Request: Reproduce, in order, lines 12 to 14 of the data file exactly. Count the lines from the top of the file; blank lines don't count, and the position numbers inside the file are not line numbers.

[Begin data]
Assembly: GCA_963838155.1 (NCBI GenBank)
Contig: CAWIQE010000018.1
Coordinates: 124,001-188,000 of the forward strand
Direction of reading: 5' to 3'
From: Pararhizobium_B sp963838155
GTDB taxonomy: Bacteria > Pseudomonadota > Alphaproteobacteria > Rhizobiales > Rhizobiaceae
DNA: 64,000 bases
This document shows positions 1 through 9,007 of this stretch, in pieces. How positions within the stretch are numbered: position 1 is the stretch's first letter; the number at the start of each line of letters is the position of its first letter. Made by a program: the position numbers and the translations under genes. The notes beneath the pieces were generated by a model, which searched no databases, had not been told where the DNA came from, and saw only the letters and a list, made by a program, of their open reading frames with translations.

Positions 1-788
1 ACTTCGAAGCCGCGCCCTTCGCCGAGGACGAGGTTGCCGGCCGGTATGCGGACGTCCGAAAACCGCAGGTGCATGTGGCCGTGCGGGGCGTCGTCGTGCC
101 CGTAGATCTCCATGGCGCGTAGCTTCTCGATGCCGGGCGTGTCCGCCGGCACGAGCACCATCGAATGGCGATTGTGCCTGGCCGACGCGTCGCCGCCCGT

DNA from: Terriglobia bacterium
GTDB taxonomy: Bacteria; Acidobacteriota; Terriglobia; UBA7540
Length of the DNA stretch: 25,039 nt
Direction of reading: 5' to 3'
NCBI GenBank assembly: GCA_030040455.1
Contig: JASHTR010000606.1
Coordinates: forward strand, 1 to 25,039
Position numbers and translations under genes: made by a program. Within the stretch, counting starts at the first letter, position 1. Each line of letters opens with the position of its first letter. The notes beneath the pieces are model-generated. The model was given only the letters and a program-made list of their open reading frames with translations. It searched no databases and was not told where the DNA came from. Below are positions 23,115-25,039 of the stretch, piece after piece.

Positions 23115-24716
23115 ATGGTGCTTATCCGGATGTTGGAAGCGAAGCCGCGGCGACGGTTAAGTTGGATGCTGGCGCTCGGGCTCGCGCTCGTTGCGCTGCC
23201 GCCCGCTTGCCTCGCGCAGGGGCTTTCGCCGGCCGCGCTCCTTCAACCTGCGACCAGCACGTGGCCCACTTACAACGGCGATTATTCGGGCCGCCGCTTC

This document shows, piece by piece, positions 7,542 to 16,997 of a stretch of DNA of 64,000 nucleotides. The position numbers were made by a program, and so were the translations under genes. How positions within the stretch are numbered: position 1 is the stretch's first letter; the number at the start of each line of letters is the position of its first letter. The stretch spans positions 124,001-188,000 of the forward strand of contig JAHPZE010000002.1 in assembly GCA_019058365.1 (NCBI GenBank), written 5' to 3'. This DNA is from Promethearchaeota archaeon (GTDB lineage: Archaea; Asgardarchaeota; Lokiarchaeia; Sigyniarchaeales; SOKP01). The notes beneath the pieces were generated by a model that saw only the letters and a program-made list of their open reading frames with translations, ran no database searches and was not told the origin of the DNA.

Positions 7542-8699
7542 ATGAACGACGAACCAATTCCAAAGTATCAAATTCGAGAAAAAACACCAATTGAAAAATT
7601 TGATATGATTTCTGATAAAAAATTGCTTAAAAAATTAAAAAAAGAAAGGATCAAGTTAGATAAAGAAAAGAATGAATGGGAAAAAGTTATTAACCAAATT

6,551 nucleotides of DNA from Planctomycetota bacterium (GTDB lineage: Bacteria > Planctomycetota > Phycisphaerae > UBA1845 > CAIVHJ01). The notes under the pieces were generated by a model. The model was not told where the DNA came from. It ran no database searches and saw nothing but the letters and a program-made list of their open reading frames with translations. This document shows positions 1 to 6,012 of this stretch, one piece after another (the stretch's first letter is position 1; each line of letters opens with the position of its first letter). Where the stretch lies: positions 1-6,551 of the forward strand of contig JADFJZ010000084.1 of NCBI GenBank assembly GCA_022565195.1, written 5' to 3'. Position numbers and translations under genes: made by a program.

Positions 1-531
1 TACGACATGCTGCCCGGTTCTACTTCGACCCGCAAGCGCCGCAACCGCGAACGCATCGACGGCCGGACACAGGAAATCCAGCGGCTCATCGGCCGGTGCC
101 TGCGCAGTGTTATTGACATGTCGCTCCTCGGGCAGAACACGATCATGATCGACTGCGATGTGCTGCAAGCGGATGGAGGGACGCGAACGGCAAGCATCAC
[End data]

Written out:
DNA from: Terriglobia bacterium
GTDB taxonomy: Bacteria; Acidobacteriota; Terriglobia; UBA7540
Length of the DNA stretch: 25,039 nt